Coffee Break

Coffee Break:
  • Week

Last week in a nutshell

  • On the side-lines of the G20 summit in Indonesia, US President Biden and Chinese President Xi's held a meeting which underlined positive signs toward de-escalation. The decline in the geopolitical risk premium has been fuelled by the perspective of an upcoming follow-up visit in China by US Secretary of State, Antony Blinken.
  • While COVID-19 restrictions are starting to ease in China, housing rescue finally arrived with a coordinated 16-points plan to support funding for sound developers and construction companies as the restriction on bank lending to developers can be temporarily eased. Emerging Market indices showed a clear positive reaction and should aim higher in the coming weeks.
  • In the US, mortgage rates have decreased below 7% but are still up 350bp since the start of the year. As a result, housing starts and building permits continue declining and the NAHB Homebuilder sentiment index for November again surprised on the downside.
  • The GBP weakened against the USD after the Chancellor of the Exchequer, Jeremy Hunt, announced the government’s fiscal plan. The autumn budget consists of higher income taxes on the profits of oil and gas companies and higher energy bills.


What’s next?

  • Activity and sentiment-related data will be in the spotlight with the release of key countries’ flash PMI for the manufacturing and services activities as well as the EU consumer sentiment indicator.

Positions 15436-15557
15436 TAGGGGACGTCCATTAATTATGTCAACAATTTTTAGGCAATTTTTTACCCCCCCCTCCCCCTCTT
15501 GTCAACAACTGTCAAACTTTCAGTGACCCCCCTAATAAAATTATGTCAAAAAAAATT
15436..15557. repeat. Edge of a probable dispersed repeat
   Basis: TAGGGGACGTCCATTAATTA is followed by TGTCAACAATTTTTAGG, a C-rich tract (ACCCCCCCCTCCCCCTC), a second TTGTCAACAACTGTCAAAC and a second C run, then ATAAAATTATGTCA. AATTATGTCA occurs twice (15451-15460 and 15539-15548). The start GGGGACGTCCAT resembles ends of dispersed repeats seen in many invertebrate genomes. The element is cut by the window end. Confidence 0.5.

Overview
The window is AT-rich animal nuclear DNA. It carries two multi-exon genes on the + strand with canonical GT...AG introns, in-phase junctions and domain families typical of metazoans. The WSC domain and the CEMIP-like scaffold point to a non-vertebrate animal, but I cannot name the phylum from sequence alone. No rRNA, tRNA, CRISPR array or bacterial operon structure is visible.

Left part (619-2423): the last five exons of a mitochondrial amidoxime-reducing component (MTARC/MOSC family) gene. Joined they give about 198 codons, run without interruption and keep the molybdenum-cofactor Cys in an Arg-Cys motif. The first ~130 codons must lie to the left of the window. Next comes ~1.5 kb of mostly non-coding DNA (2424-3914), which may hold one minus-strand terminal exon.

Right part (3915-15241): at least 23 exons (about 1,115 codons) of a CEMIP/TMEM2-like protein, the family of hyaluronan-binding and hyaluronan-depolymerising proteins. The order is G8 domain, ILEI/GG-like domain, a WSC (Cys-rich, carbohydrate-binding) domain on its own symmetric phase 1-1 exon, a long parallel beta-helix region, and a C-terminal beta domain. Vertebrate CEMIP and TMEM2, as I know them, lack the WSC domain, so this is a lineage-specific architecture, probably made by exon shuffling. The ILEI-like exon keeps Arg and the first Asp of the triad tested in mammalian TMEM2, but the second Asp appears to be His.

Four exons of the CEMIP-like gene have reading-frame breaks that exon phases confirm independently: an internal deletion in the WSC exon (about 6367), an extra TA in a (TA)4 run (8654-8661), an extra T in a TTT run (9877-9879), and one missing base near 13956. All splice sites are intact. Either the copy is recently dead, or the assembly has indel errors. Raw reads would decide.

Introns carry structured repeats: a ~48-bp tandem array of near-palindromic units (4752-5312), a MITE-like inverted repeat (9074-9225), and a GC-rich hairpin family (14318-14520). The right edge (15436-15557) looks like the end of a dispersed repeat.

• The US Federal Reserve Bank will publish the minutes for its FOMC held at the beginning of November. The most recent data point to signs of disinflation, but several Fed members warn against a Fed policy pause. Focus will be on their thinking about the terminal rate.
  • Committed to contain the energy crisis fuelled by the war in Ukraine, the European Commission plans to propose a cap on natural gas prices. But some EU members promote the alternative of a faster inclusion of renewable energy instead.
  • The US will celebrate Thanksgiving on Thursday followed by Black Friday, the kick off to the annual holiday season. The holiday shopping season begins amid consumer resilience despite painfully high inflation and rising interest rates.